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Byron Shire
December 1, 2022

Artist’s wanderlust images grace Tweed gallery

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Wendy Sharpe, Cairo Cafe, 2008
Wendy Sharpe, Cairo Cafe, 2008

Renowned Australian artist Wendy Sharpe’s current exhibition at Tweed Regional Gallery evokes experiences of her world travels, such as the Southern Lights of Antarctica, Mexico’s Day of the Dead or a Cairo camel market.

Her globetrotting explorations over the past 10 years are portrayed in a wide range of works in the exhibition titled Wanderlust. on display till 25 September.
Ms Sharpe said her love for travel started in her 20s, when she won the Marten Bequest Travelling Scholarship to Europe.

‘I was awarded a three-month studio residency through the Art Gallery of NSW at the Cité Internationale des Arts in Paris,’ she said.

‘I lived in London with my grandfather for six months and from there I travelled to New York and around Europe for the following 18 months.

‘Over the years, travel has become an integral part of my life and work – I now spend part of every year in my apartment/studio in Paris’s Montmartre district,’ she said.

The exhibition also includes work from her residency as a special guest at the Australian Embassy Residence in Egypt, and two residencies in Antarctica with the Mawson’s Hut Foundation.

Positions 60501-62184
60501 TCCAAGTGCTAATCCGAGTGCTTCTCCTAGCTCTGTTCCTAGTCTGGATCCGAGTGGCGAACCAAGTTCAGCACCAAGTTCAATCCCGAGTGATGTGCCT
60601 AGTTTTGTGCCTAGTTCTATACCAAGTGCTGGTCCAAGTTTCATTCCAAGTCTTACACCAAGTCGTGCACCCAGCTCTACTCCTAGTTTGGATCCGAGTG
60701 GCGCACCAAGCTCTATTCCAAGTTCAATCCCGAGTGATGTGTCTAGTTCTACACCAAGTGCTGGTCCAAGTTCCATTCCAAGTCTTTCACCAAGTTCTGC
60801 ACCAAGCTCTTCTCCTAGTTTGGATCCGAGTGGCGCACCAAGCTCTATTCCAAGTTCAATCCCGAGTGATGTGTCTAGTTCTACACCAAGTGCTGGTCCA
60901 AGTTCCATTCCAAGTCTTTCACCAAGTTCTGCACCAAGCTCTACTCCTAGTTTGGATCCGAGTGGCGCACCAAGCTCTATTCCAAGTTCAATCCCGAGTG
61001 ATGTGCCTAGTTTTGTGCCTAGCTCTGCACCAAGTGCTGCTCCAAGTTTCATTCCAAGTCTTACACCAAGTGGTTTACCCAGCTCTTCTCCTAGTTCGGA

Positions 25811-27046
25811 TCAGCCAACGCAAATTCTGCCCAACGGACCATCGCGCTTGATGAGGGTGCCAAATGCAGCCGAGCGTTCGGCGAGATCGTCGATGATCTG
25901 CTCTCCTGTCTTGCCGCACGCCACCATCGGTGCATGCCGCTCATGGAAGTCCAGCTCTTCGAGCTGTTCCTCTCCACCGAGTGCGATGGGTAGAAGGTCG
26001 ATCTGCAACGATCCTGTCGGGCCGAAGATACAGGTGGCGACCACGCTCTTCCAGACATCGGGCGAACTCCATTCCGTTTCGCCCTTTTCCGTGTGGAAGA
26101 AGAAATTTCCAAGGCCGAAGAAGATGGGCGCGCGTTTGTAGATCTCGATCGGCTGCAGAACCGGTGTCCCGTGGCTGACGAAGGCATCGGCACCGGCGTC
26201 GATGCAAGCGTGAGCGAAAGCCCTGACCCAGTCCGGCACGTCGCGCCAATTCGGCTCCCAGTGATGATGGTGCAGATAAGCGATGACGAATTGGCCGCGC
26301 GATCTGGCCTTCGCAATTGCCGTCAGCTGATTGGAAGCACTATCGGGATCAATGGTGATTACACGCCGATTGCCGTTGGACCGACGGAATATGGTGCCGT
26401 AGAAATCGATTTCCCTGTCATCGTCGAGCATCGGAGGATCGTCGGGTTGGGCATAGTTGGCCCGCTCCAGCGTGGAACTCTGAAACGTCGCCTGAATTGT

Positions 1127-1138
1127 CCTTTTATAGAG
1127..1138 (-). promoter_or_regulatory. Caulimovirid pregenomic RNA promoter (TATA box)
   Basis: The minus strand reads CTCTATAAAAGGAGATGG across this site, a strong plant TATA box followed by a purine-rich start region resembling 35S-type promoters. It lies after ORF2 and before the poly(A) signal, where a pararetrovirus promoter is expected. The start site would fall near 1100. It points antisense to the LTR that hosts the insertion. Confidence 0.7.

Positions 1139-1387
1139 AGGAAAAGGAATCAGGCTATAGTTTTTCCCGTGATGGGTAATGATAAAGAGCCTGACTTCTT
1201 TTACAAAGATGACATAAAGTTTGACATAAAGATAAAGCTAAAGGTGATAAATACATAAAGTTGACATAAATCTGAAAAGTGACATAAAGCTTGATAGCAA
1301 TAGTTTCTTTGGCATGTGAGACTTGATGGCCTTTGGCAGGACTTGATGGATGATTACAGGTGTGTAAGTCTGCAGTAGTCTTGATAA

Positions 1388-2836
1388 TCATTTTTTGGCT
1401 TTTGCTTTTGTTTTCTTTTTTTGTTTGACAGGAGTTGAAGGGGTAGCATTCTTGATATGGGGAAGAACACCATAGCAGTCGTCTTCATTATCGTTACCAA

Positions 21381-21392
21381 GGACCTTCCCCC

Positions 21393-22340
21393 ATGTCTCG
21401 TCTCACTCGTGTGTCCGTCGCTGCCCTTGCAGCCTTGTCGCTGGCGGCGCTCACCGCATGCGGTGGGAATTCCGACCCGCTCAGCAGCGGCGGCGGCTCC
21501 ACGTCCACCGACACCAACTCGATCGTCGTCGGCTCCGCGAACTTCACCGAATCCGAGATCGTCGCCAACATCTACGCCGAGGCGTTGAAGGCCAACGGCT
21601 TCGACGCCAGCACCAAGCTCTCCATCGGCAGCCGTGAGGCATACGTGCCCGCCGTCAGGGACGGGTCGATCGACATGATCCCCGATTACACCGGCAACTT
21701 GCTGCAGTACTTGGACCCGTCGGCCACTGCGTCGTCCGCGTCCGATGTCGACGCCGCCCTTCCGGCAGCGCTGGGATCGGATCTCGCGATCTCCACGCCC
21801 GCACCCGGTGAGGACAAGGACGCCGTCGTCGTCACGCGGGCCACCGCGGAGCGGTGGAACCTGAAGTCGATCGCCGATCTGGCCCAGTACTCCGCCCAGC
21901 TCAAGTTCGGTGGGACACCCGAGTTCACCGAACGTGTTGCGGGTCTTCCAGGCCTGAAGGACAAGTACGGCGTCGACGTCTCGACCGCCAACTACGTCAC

Among the works on paper there are views from an attic apartment overlooking the terracotta roofs and ancient towers of Florence, views over a camel market in Cairo, from the balcony of my apartment in Paris and parades taking place all over the world.

Wendy Sharpe, Woman with Roses - Day of the Dead, 2014
Wendy Sharpe, Woman with Roses – Day of the Dead, 2014

Ms Sharpe said her experience of the famous Day of the Dead festival came about when she was given a residency in Oaxaca, Mexico in 2014.

‘I was able to immerse myself in the amazing spectacle of the parades, masks, the paper-maché skeletons and all of the wonderful folk art,’ she said.

‘My first trip to Antarctica in 2012 was a commemorative voyage, celebrating the centenary of Australian explorer Mawson’s voyage.

‘I was on an icebreaker, the Aurora Australis, for over six weeks, the only artist among scientists.

‘This gave me the opportunity to study the extraordinary colours of the Antarctic landscape, and I became fascinated with the sky, in particular with the phenomenon of the Southern Lights.’

Other works in Wanderlust were made during travels to Italy, India, Morocco, France and Spain.


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